A little over a year ago, I was in a board meeting of a large consumer-based financial services firm. The CEO was sponsoring a workshop on the future of payments – its dizzying array of emerging new standards and technologies as well as the dark horse disruptive potential of blockchain technologies. He recognized that the “same old, same old” methods of engaging with his customers were changing. He was passionate both to catalyze and to align his board around a new direction, embedded in a much broader business ecosystem with the implications of re-thinking what he needed to do and how to do it. He wanted to start with a re-think of his 3-5 year strategic vision which framed the company’s intent of how they engaged with customers, stakeholders and markets. “Fine,” said one of the non-exec board members, “but do it quickly because, after all, the vision is all semantics anyway.”
Well, that got my attention. After all, I reminded them all that, “semantics are all we’ve got.” As I’ve written about it previously with a friend (Vince Kasten) in the book “Get it Done: a Blueprint for Business Execution“,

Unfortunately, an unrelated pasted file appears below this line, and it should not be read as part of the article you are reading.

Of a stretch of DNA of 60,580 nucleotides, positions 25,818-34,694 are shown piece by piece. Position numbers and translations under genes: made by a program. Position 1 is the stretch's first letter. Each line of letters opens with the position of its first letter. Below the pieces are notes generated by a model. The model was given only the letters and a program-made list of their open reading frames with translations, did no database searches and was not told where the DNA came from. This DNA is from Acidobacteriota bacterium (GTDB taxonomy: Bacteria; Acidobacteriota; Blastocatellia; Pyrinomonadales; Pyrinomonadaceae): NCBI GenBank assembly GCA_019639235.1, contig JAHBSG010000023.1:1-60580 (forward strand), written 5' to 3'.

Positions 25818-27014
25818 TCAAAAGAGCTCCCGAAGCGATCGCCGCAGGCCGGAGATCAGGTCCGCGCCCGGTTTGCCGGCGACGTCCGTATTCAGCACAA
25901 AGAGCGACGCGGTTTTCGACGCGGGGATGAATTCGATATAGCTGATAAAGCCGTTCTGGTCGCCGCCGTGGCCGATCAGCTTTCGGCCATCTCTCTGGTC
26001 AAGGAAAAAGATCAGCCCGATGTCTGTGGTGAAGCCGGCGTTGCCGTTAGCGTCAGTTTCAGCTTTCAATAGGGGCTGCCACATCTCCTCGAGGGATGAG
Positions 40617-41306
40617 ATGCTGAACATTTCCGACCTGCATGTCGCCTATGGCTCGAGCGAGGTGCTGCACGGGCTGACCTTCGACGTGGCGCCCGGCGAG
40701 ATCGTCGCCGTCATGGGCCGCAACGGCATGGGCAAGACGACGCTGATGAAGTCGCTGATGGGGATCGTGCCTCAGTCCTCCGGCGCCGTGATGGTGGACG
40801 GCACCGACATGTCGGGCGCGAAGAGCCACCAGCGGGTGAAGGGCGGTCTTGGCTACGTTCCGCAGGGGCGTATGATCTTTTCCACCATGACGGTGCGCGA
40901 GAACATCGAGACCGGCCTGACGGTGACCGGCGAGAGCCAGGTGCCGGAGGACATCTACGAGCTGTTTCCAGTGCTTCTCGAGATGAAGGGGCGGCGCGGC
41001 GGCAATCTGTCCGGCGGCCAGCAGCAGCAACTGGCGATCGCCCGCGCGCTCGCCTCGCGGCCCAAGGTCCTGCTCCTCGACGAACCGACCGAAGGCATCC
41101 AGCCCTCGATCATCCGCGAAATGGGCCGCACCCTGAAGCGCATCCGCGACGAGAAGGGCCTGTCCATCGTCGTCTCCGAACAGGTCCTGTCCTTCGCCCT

a fundamental challenge many face in attempting to drive execution is getting the “semantics” aligned across different stakeholders who may use the same “words” but understand, mean and execute on them very differently.
No surprise. How many times have you observed, or uttered, the importance of “building a shared language” among your teams not only to be aligned in terms of “what” to do but also in “how” to do it. (Reminds me of the sage saying, “the more things change, the more they stay the same.”)
The impact of my interruption?
When we explored, and demonstrated, that every word had different operational – and frankly, financial – implications, we took the time to unpack each word that made up the vision to ensure that the whole team was aligned.
We ended up spending the next several hours re-casting the “semantics” in a way that drove alignment around how both to “make sense” and a framework to “take action” on new challenges and opportunities that the emerging payments ecosystem will bring to pass.